Music Notes – Sunday, September 19th:
This Sunday’s musicians are UUCC Pianist Karin Tooley, UUCC Music Director Mike Carney, percussionist Aaron Burkle, and members of the UUCC Chancel Choir
Centering Music: Homeward Bound – Keen Thompson
American composer, performer and music educator Marta Keen Thompson (b. 1953) has been an active and well-respected figure in the choral music scene since the 1980s. She has directed a number of ensembles in the western United States and is currently based in Las Vegas. She originally wrote “Homeward Bound” as an art song for tenor and piano as a gift to a friend. It has since been arranged for a variety of performing forces and has become a staple of modern choral repertoire and has been recorded by The Mormon Tabernacle Choir and many other ensembles.
Opening Hymn: #1 May Nothing Evil Cross This Door – Quaile and Untermeyer
“May Nothing Evil Cross This Door” (also known as “Prayer for This House”) has the honor of being hymn #1 in our Singing the Living Tradition hymnal. The words, which were first published in 1923, are by Louis Untermeyer (1885-1977). Untermeyer was an American author, poet, and businessman (co-founder of Untermeyer-Robbins Jewelry), and was even a onetime panelist on the TV show What’s My Line? The music for “May Nothing Evil Cross This Door” is a hymn tune called “Oldbridge” (first published 1906), which was composed by Robert N. Quaile (1867-1927), an Irish businessman and minister’s son who was not a professional musician but wrote songs and hymns for his own enjoyment.
Sung Meditation: #1003 Where Do We Come From? – Tate, arr. Carney
The lyrics for “Where Do We Come From?” originate from the title of a famous oil painting by Paul Gauguin (1848-1903). Gaugin’s painting depicts a group of women who represent the three questions posed in his title. Women shown with a young child represent the beginning of life: “Where Do We Come From?” A second group of women represent the daily existence of adulthood: “What Are We?” Finally, an old woman nearing the end of her life is asking, “Where Are We Going?” The musical adaptation was written in 1999 by Canadian composer Brian Tate (b. 1954) and is #1003 in our Singing the Journey hymnbook. The choral arrangement you’ll hear this Sunday was written by UUCC Music Director Mike Carney and is performed by our Chancel Choir.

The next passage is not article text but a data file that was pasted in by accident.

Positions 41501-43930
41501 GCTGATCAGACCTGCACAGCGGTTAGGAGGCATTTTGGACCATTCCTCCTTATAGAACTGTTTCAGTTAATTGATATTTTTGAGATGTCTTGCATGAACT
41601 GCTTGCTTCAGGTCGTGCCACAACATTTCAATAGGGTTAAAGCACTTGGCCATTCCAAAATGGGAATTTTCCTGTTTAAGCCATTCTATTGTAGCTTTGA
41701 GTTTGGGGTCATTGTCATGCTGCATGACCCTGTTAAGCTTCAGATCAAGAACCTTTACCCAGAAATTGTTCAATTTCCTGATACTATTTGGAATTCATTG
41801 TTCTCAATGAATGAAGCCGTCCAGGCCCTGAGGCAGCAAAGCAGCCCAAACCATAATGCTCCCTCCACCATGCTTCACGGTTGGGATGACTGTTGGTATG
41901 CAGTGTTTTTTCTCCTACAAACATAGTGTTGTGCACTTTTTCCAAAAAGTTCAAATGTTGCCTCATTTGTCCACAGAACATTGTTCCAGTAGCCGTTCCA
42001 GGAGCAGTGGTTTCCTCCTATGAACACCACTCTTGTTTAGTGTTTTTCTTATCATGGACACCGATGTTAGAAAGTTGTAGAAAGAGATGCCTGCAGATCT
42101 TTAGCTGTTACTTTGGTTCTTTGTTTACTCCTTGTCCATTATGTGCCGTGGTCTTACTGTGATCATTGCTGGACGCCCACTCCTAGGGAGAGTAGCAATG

Offertory music: Home – Menken and Rice
“Home” is a song from the 1994 Broadway musical Beauty and the Beast, which was itself an adaptation of the Disney animated film of the same name. The song was written specifically for the Broadway adaptation of Beauty and the Beast and is sung by Belle, the female lead, who at this point in the story has been imprisoned by the beast and is missing her home and reimaging what and where her home might be in the future. “Home” was written by composer Alan Menken (b.1949) and lyricist Tim Rice (b. 1944), both of whom are celebrated for their work in theatre, film, and television, and are two of only sixteen people to have ever earned an EGOT (meaning they have won Emmy, Grammy, Oscar, and Tony Awards).
Special Music: Let This Be a House of Peace – Scott
Jim Scott (b. 1946) is a UU composer, author and activist. Classically trained at the Eastman School of Music, Jim’s compositional styles range from classical to jazz, pop and folk music. He was the guitarist for the Paul Winter Consort for many years and has produced multiple solo recordings and songbooks as well. He has also written music for stage and screen, as well as choral works and songs for children, and is responsible for many of the songs in our hymnbooks, including “Gather the Spirit”, “Nothing but Peace Is Enough” and “May Your Life Be As a Song”. #1054 in Singing the Journey, “Let This Be a House of Peace” was inspired by a poem written by UU minister and author Kenneth Patton (1911-1994).
Closing Hymn: #121 We’ll Build a Land – McDade and Zanotti
We’ll Build a Land” (Singing the Living Tradition #121) is one of the best-known and most beloved UU Hymns. The song was written by Carolyn McDade (b. 1935), a self-described songwriter, spiritual feminist, and social activist, who is also the composer of other UU favorites like “Spirit of Life”, “Come, Sing a Song with Me”, and “Rising Green”. The words, written by Barbara Zanotti, are paraphrased from the Old Testament books of Amos and Isaiah.
Postlude: Ordinary Miracles – Bergman, Bergman, and Hamlisch
“Ordinary Miracles” is a 1994 song written by American composer Marvin Hamlisch (1944-2012), who is another member of the very exclusive EGOT club (see “Home” above). The lyrics for “Ordinary Miracles were written by the husband-and-wife team of Alan Bergman (b. 1925) and Marilyn Bergman (b. 1929), who are also Grammy and Oscar winners and inductees into the Songwriters’ Hall of Fame. The song was originally recorded in 1994 by Barbra Streisand and has become one of her signature songs.
-Mike Carney, UUCC Music Director